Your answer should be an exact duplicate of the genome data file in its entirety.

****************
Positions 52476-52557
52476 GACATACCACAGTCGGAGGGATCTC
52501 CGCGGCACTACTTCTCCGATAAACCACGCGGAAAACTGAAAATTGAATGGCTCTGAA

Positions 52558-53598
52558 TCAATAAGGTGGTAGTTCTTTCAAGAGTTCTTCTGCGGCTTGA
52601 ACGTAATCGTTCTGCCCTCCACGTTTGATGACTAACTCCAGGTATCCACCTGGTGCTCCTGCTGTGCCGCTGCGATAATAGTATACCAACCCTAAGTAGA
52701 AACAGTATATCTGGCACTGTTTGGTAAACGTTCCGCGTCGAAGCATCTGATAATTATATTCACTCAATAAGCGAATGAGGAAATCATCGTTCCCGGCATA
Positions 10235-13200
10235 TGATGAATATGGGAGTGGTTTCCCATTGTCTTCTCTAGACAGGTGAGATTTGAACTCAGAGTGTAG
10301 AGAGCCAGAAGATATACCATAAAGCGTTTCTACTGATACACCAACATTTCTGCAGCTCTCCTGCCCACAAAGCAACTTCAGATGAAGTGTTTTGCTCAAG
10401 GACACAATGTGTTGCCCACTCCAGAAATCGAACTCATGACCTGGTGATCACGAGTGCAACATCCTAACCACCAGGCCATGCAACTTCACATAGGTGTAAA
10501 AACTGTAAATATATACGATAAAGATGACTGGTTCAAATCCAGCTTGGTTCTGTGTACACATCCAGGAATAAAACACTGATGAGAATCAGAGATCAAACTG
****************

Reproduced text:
Positions 52476-52557
52476 GACATACCACAGTCGGAGGGATCTC
52501 CGCGGCACTACTTCTCCGATAAACCACGCGGAAAACTGAAAATTGAATGGCTCTGAA

Positions 52558-53598
52558 TCAATAAGGTGGTAGTTCTTTCAAGAGTTCTTCTGCGGCTTGA
52601 ACGTAATCGTTCTGCCCTCCACGTTTGATGACTAACTCCAGGTATCCACCTGGTGCTCCTGCTGTGCCGCTGCGATAATAGTATACCAACCCTAAGTAGA
52701 AACAGTATATCTGGCACTGTTTGGTAAACGTTCCGCGTCGAAGCATCTGATAATTATATTCACTCAATAAGCGAATGAGGAAATCATCGTTCCCGGCATA
Positions 10235-13200
10235 TGATGAATATGGGAGTGGTTTCCCATTGTCTTCTCTAGACAGGTGAGATTTGAACTCAGAGTGTAG
10301 AGAGCCAGAAGATATACCATAAAGCGTTTCTACTGATACACCAACATTTCTGCAGCTCTCCTGCCCACAAAGCAACTTCAGATGAAGTGTTTTGCTCAAG
10401 GACACAATGTGTTGCCCACTCCAGAAATCGAACTCATGACCTGGTGATCACGAGTGCAACATCCTAACCACCAGGCCATGCAACTTCACATAGGTGTAAA
10501 AACTGTAAATATATACGATAAAGATGACTGGTTCAAATCCAGCTTGGTTCTGTGTACACATCCAGGAATAAAACACTGATGAGAATCAGAGATCAAACTG